Can you pay off your personal loan early?
You might be able to save on interest — but beware of prepayment penalties.
By choosing to pay off your loan early, you can often save a good chunk of money that would’ve been wasted on interest. However, some lenders charge steep prepayment penalties that may make early payoff an expensive prospect.
What are the benefits of paying off a personal loan early?
There are several benefits to paying off your personal loan early:
- Save on interest. Beyond no longer having to budget for monthly payments, paying your loan off early will save you hundreds, sometimes thousands, of dollars in interest over the long run.
- Access more cash. Without having to budget for your monthly repayments, you’ll have more money available each time your paycheck comes in.
- Qualify for another loan. If you need to take out another loan, paying off your current loan early lowers your debt-to-income ratio, helping you qualify for more favorable rates and terms. Many lenders don’t allow you to have multiple loans at once.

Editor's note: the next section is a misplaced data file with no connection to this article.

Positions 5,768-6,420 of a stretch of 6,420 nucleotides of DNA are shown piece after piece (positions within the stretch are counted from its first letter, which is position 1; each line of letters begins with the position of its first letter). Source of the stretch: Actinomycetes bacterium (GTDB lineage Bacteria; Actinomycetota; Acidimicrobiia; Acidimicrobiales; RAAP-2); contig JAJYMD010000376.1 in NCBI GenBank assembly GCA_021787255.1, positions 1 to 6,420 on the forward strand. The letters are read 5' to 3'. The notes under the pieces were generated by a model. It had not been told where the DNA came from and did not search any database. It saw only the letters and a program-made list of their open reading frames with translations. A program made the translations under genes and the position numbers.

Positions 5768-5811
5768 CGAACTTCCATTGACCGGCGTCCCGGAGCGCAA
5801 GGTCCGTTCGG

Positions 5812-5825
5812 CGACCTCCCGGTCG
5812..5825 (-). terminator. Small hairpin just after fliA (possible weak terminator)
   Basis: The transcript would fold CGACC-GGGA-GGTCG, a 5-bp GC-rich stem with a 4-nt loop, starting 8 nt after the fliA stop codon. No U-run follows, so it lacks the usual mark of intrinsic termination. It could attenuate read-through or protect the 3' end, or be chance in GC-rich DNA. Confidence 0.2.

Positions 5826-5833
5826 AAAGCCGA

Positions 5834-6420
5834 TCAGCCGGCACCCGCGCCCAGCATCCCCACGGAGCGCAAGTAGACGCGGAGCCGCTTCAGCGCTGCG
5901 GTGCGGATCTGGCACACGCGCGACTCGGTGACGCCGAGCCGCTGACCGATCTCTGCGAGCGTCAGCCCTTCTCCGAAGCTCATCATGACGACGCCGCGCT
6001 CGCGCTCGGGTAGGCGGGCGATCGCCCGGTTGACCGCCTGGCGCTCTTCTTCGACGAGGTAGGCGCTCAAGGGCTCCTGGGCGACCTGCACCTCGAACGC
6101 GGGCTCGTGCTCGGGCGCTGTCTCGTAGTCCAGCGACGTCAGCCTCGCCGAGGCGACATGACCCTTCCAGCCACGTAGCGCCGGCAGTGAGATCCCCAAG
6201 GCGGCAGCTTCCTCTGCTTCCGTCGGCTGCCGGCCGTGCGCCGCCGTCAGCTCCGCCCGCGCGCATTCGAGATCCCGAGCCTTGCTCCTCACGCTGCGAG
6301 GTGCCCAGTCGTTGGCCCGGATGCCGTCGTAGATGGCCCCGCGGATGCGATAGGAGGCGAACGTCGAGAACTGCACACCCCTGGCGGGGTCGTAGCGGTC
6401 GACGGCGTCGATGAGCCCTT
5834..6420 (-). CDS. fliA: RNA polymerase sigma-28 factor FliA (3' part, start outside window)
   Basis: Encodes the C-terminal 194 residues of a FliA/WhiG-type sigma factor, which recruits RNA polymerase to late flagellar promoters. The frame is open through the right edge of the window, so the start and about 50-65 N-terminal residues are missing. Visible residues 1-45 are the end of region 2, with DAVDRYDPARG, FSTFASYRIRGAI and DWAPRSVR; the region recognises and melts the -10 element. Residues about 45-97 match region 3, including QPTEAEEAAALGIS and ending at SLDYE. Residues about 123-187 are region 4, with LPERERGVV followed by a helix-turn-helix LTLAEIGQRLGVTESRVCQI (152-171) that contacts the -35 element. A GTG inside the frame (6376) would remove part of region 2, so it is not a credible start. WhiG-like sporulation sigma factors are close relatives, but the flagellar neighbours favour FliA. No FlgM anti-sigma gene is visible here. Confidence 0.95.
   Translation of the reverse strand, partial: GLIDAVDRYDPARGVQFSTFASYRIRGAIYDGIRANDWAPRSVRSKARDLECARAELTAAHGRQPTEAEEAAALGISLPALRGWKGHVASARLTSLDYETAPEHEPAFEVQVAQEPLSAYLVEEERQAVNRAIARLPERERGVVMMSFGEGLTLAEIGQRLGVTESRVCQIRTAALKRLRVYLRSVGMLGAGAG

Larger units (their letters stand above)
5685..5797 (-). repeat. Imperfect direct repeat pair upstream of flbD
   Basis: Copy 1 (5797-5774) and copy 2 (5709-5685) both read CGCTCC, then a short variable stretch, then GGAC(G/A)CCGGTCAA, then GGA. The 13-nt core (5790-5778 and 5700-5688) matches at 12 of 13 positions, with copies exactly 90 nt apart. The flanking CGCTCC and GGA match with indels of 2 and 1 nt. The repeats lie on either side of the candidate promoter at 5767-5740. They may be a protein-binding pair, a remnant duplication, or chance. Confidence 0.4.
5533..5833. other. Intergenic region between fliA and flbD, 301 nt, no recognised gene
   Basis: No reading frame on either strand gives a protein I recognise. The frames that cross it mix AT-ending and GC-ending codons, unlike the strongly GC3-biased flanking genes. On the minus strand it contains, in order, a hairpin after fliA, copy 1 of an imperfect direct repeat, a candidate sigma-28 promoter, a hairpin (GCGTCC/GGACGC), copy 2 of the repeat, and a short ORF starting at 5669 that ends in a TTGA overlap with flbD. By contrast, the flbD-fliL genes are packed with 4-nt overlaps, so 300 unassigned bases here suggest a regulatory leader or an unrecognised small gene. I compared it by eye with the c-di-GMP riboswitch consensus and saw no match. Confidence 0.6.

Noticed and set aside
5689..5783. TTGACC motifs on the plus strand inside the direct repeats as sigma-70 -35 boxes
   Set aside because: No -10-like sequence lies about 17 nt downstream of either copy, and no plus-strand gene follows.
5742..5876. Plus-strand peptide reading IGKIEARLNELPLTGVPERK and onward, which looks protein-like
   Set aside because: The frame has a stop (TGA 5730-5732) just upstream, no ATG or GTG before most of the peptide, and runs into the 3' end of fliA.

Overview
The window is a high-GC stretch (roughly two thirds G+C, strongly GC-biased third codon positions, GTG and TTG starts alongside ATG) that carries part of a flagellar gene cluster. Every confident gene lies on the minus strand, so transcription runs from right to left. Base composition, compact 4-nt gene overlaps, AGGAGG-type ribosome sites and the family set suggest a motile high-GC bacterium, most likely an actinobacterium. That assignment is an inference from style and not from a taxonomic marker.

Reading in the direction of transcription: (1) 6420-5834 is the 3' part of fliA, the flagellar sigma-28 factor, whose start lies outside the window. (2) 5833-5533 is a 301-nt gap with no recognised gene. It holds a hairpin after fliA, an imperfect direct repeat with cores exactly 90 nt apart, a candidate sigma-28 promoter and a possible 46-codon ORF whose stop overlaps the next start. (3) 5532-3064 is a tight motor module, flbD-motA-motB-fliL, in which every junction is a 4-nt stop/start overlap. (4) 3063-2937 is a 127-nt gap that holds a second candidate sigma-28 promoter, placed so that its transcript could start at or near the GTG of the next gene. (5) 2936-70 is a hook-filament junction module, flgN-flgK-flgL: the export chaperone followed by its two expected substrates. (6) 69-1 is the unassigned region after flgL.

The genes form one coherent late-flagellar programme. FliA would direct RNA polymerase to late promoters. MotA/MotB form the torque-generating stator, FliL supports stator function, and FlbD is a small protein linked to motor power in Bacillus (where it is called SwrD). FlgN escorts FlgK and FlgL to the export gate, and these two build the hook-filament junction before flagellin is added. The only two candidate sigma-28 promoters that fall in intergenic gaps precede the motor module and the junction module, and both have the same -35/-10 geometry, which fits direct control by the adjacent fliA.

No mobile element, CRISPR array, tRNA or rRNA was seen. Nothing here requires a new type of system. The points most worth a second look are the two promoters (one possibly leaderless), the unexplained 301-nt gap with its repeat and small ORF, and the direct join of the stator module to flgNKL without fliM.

Watch out for prepayment penalties
Choosing to pay your loan early will result in paying less interest over the life of the loan, but you may face steep prepayment penalties or exit fees if you aren’t careful when picking your loan terms.
Paying these charges may be worth it if your monthly payments are high and you can afford to pay the whole balance back at once. If you can’t, there are steps you can take to reduce the total amount you owe.
3 lenders that offer personal loans with no prepayment penalty
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|$100,000||8.99% to 25.81% (fixed)||Ages 18+, US citizen or permanent resident|| |
|$50,000||6.99% to 35.99% (fixed)|| |
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8 tips to pay off a personal loan faster
Personal loan payments can hang like a weight over your head. Choosing to tackle repayments head-on can save you time, money and stress — without having to sacrifice a huge part of your monthly income.
- Stash away the change. Find an app that allows you to round up the change from your purchases and put it toward savings. Once you’ve built up some capital, make an extra payment toward your loan. You may also want to consider opening an extra savings account so you won’t have to worry about not having enough in your checking account.
- Pay every two weeks. Making biweekly payments might feel like you’re just paying twice a month, but it actually adds up to 26 payments rather than the 24 you would have made paying twice a month. You’ll end up paying off your loan earlier without even realizing it.